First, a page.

The Capital of Annapolis

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ANNAPOLIS, Md. (AP) — Ellen Allen’s new storefront means customers won’t have to travel to Millersville to pick up their purse purchases.

Previously, her Ellen Allen Annapolis line had been a virtual store, with customers buying from retailers or online and retrieving their merchandise at the designer’s Millersville home. But her basement office crept into the rest of the home as her inventory of handbags, ties and scarves spread through the rest of the house. Sales have doubled each year since she’s been in the business.

So earlier this month, Allen moved her business into an 850-square-foot studio within an office building at 111 Chinquapin Round Road. Allen’s handbags — inspired by Annapolis architecture — have been geared toward women who have on-the-go lifestyle, with purses that have enough space for daily errands and smaller clutches that can carry cash and makeup for nights out.

Prices range from $26 for a Club Case on up to the $250 Eastport tote.

“(Our customers) love handbags, but they want to make their lives easier,” said Allen, who has been using social media to tell customers about the new space. “Handbags are a fun way to express your personality without going too far overboard with high fashion. They’re always comfortable. Shoes aren’t always comfortable.”

The Chinquapin Round Road studio will serve as the flagship for the Ellen Allen Annapolis line, but future plans are to branch out to other locations. It is among three businesses, including The Program LLC and Minuteman Press, that signed onto the office building in the last month. The 35,000-square-foot building was renovated last summer and is 70 percent leased.

“The focus is to cater to a more eclectic type of users that are looking for a creative, design-oriented (location),” said Trish Farrell, vice president of Mackenzie Commercial Real Estate Services LLC. “We’re really running the gamut on trying to keep it eclectic, creative and fun.”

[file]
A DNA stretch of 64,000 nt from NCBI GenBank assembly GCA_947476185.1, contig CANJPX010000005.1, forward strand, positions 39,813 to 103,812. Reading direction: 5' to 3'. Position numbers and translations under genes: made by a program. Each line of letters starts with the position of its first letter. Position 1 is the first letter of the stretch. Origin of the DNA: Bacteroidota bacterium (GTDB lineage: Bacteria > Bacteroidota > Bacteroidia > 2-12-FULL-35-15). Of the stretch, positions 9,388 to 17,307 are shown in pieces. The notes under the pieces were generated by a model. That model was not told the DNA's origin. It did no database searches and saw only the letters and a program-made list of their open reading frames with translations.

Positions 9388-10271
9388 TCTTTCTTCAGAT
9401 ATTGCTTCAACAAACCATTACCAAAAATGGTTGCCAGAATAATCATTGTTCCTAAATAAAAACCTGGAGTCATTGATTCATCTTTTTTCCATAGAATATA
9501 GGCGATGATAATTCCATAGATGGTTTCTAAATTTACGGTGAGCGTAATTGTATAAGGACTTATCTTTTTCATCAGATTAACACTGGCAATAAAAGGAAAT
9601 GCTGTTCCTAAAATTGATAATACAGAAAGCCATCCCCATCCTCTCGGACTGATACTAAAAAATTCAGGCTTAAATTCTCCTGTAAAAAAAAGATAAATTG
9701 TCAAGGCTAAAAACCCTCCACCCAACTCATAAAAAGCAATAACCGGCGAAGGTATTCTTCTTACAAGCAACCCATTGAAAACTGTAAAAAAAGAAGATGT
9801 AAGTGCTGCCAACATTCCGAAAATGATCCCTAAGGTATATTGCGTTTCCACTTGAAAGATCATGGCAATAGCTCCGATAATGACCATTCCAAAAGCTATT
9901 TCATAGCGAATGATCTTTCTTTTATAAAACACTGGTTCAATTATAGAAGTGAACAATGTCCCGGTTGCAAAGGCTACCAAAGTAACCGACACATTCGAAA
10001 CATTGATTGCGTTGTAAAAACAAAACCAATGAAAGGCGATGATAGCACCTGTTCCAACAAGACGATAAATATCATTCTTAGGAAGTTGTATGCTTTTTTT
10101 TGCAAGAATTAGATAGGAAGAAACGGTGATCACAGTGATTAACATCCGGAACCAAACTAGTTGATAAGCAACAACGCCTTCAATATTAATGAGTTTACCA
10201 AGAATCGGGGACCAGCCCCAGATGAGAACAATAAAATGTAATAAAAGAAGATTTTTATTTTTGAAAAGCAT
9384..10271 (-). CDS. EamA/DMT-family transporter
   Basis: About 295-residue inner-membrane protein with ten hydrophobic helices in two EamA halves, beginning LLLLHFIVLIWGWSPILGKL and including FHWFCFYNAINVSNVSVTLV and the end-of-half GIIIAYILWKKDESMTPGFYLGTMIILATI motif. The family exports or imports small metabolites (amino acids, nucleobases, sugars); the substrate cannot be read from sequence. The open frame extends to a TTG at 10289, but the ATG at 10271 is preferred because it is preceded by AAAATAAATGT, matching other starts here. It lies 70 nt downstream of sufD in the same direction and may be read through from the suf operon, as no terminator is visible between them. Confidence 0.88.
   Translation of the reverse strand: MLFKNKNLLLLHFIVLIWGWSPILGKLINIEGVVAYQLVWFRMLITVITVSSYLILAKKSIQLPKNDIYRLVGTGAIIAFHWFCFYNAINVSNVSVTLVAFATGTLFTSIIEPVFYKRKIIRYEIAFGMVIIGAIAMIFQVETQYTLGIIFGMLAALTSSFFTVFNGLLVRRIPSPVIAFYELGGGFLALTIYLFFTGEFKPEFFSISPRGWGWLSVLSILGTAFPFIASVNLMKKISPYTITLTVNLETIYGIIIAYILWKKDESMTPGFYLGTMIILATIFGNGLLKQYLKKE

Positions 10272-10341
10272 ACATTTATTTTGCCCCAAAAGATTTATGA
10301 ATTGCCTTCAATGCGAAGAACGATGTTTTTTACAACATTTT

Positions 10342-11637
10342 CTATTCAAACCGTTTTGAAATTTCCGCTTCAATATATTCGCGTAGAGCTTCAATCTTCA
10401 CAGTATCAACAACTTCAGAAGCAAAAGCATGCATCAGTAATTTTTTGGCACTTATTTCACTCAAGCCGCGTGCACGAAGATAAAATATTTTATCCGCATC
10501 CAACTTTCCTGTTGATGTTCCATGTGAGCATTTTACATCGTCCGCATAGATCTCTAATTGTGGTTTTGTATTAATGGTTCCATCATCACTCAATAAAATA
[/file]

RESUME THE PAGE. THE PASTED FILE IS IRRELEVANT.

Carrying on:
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A 2011 report from Accessories magazine found handbags made up nearly 30 percent of the women’s accessories market, taking in $8.5 billion in sales. Handbags came in second place to jewelry purchases.

It is a statistic that Laura Messenger, a Queen Anne’s County resident, can relate to. She owns about 15 purses.

“I like (my handbags) to not be so delicate that I can’t throw them into my car,” said Messenger, who owns Ellen Allen’s Whitehall and Main Street Mini purses. “I love the patterns. People comment on them because they stand out.”

The Ellen Allen studio comes nearly four years after Allen launched her own label from her basement. She worked as an interior designer for 18 years and often went from house to house carrying her materials in laundry baskets. She wanted to create an industrial-sized bag for moms on the go, so she took notes from friends.

Annapolis architecture became her inspiration, so she began meshing bold stripes with intricate designs from the region. The state capitol building, William Paca House, the Hammond-Harwood House and other sites have served as muses. To start the business, Allen received a $200,000 loan from the Anne Arundel Economic Development Corp.’s Arundel Business Loan Fund. That money helped get her sales representation along the East Coast.

Allen also wants to use the site as a classroom for courses such as wreath making. But for now, everyone — her staff of two, along with her husband and two sons — still are settling in.

“We did everything out of our home,” Allen said. “We have empty space in our home now for the first time in three-and-a-half years. We’re a little giddy. We don’t know what to do with ourselves.”

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